Semiconductors. Computer chips. Silicon wafers. You’ve probably heard enough about it by now, with the global shortage of semiconductor materials causing shortages of virtually everything electronic, but if you’re one of the thousands who have put down a down payment on a Toyota RAV4 Hybrid , you probably feel an added pinch of pain while reading this.
According to Toyota Australia, the wait time for a RAV4 Hybrid, from order to delivery, is now around nine to ten months on average. You might also be waiting a few months for a non-hybrid RAV4, but with the hybrid requiring a lot more control electronics than its more conventional counterparts, there’s a good chance you can put a ‘regular’ RAV4 in your car. gone much earlier – in fact for some variations you could theoretically buy a new one on the day you signed the papers.
But should we wait? After all, gasoline prices are going up, so how much can that nine to ten month waiting period cost you? Let’s do some math.
Learn more about the Toyota RAV4
First, let’s divide the difference between that nine / ten month period and make it a more mathematically practical 285 days, which is 78% of a year. Now, according to the most recent data from the Australian Bureau of Statistics (12 months to June 30, 2020), the average Australian motorist has traveled 12,100 km throughout the year. 78% of that is 9,438 km, which we’ll take as the number of kilometers driven in the time you wait for your all-new RAV4 Hybrid to arrive.
As of this writing, oil prices are skyrocketing thanks to a combination of lockdowns ending in Australia’s two most populous states, as well as tight supply in the global oil market after a glut. production last year. Prices for 91 octane gasoline in the capital ranged from $ 1.60 to $ 1.80 per liter.
With those baseline numbers established, let’s move on to RAV4. The RAV4 hybrid is available as 2WD and AWD, but the gasoline variants (except the 2.5L Edge niche variant) are only 2WD, so we’ll be comparing 2 2-wheel drive for fairness.
The RAV4 GXL class sits perfectly in the middle of the lineup, with 2.0L 2WD gasoline priced at $ 37,415 before the roads and the 2.5L 2WD hybrid priced at $ 2,500 above. at 39,915. For 2.0-liter gasoline, Toyota’s average fuel consumption is 6.5 L / 100 km, while the 2.5-liter gasoline-electric hybrid consumes 4.7 L / 100 km on the same combined cycle, a difference of 1.8 L / 100 km.
Now dividing this difference in fuel consumption by the average distance traveled in 9.5 months gives us a difference in total fuel consumption between the two powertrains of 169.89 liters, or just over three full tanks of fuel in a RAV4. In dollar terms, it’s $ 288.80.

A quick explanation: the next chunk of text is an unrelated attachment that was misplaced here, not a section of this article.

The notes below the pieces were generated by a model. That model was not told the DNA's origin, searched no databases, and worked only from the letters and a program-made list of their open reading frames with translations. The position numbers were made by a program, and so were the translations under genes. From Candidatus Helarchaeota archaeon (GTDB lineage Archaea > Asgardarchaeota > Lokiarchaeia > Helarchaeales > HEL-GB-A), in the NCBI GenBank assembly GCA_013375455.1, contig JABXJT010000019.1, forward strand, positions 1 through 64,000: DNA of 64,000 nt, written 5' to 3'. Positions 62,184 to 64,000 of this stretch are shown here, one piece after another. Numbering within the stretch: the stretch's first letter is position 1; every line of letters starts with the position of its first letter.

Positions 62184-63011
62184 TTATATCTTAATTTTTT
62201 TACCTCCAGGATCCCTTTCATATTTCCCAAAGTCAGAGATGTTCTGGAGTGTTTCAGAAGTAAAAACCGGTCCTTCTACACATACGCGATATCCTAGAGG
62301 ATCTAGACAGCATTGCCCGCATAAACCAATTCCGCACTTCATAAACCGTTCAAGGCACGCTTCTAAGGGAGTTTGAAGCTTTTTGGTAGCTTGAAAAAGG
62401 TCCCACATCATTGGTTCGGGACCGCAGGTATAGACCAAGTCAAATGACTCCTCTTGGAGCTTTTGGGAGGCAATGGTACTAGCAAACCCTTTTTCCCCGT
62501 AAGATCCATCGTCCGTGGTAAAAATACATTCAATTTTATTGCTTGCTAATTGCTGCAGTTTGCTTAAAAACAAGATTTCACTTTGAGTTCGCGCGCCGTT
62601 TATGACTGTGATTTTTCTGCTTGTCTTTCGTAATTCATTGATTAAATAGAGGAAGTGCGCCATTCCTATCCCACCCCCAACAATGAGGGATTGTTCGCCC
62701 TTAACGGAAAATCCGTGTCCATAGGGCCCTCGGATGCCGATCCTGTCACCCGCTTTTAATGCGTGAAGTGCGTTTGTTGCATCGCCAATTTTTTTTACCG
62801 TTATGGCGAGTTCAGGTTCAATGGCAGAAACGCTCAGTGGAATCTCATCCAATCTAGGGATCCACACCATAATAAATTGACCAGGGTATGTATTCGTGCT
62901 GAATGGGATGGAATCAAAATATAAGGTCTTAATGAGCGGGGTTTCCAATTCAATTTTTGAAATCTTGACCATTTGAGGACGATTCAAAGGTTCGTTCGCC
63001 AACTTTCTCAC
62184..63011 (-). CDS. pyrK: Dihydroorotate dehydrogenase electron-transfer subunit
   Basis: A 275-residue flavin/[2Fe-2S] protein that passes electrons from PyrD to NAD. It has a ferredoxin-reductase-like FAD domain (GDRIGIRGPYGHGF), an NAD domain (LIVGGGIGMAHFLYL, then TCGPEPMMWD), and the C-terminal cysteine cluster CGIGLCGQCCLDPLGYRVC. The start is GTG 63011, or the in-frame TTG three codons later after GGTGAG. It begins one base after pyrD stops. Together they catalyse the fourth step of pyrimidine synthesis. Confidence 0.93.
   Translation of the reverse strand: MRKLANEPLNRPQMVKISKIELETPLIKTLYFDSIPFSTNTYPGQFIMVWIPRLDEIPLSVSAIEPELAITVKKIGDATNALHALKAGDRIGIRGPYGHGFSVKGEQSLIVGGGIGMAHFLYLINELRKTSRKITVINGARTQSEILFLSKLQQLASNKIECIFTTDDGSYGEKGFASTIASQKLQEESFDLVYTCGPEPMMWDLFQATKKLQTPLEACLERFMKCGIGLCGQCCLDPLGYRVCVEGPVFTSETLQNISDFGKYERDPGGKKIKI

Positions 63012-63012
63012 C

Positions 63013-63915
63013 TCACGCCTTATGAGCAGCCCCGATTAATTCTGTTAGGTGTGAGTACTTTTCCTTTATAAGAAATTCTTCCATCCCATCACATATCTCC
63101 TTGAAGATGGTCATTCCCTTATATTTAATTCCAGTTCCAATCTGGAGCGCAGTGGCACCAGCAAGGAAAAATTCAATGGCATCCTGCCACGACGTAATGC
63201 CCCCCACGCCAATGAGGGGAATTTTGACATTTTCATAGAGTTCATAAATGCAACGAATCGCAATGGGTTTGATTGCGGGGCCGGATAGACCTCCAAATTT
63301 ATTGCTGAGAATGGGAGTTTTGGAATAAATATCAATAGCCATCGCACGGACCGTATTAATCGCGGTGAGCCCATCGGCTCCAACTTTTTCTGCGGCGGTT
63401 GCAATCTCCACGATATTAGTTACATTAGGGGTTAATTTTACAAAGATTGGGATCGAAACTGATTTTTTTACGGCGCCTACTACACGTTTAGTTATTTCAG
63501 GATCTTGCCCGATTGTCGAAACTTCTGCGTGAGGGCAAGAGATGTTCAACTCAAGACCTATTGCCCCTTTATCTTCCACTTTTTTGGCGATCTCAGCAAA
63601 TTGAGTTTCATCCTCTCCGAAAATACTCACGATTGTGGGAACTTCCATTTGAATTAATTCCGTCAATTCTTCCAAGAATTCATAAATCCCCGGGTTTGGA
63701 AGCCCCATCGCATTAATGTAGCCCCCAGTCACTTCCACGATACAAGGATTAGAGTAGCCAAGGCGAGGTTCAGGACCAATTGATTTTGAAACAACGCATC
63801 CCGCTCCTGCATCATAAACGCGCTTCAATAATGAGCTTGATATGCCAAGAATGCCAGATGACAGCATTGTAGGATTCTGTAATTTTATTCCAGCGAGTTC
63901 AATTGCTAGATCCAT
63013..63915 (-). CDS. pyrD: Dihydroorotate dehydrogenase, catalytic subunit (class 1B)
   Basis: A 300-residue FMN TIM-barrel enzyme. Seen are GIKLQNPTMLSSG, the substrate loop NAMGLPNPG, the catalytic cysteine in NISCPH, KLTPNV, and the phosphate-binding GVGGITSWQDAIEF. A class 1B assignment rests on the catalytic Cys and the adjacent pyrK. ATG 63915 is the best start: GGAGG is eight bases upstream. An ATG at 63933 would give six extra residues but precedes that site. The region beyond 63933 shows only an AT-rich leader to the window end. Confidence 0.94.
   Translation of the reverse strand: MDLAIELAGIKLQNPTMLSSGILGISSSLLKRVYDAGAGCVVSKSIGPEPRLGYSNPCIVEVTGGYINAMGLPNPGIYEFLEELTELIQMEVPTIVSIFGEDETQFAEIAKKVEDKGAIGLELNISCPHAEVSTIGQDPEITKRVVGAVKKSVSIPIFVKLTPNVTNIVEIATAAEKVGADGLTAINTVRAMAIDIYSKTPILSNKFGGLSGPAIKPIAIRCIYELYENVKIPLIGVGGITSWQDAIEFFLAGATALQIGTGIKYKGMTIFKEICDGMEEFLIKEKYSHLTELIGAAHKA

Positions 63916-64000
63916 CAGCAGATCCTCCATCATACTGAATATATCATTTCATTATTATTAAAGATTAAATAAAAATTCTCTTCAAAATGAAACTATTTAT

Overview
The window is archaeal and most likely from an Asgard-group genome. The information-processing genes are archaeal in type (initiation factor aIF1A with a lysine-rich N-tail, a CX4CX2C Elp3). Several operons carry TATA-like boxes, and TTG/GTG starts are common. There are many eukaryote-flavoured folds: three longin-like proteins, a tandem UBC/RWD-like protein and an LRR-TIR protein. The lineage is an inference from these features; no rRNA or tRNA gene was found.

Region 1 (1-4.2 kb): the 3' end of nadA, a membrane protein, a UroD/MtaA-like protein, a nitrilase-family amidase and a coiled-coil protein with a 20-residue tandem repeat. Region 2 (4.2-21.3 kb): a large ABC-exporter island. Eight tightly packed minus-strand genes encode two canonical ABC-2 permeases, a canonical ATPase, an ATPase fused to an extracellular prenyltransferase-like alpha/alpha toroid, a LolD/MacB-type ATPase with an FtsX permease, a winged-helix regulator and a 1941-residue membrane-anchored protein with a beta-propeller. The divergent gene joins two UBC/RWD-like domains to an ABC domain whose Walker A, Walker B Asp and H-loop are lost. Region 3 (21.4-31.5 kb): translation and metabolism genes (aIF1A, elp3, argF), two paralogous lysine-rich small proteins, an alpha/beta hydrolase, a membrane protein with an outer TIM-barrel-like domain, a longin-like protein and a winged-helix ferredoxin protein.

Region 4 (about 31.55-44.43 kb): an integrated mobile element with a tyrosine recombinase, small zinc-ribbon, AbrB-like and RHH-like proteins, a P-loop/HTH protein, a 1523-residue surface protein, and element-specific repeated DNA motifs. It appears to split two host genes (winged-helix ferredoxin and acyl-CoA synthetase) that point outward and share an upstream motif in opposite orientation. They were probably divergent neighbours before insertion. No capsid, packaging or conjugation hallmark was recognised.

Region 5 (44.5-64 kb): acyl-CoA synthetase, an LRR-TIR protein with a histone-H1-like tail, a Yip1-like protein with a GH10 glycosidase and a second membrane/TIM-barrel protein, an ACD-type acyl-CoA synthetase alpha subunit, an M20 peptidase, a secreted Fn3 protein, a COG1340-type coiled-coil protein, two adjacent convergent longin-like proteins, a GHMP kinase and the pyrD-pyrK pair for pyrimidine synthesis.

So, from a purely economic standpoint, that’s what it will cost you to wait nine to ten months for an all-new RAV4 Hybrid compared to buying a conventional gasoline equivalent in a car’s inventory. dealer. For the average, middle-class Australian this is not a particularly huge sum, however, as with all things in life, it is not necessarily as simple as cutting things down to basic numbers.
On the one hand, some buyers may simply not have the luxury of waiting for the most efficient option, if, for example, their current car is in poor condition or their life situation changes rapidly. Tip: If you have a child on the way and want to get a RAV4 to transport it, place your order as soon as the pregnancy test is confirmed – your car’s gestation will likely take longer than your child’s gestation.
But waiting might be the wisest thing to do. Hybrid variants are the volume sellers of the RAV4 model line, accounting for over 72% of total sales volume at last count, meaning they are the ones that are likely to retain their value the best at the time of sale.
Also, the price of fuel is only going to go up in the long run – a fuel mileage difference of 1.8 L / 100 km may not seem like much, but depending on how much time you spend in your car it could be. the most financial. sensible option. At current fuel prices, it would take six years and eight months for the RAV4 GXL Hybrid’s fuel savings to “pay off” its $ 2,500 premium over regular gasoline, but as gas prices rise. increase north, this cooldown becomes shorter.
In addition, if you drive primarily in the city, the Hybrid goes from being “a little more efficient” than regular gasoline to “significantly more efficient”. The difference on the urban cycle is a whopping 3.0L / 100km in favor of the hybrid, and that changes the numbers considerably.
Over 9.5 months of predominantly urban driving, that fuel economy equates to 283.14 liters, or $ 481.34 at current fuel prices. It also shortens the payback period to just four years.
Ultimately, the choice of whether or not to wait for the hybrid is up to you – we’re just here to give you the knowledge to make that decision.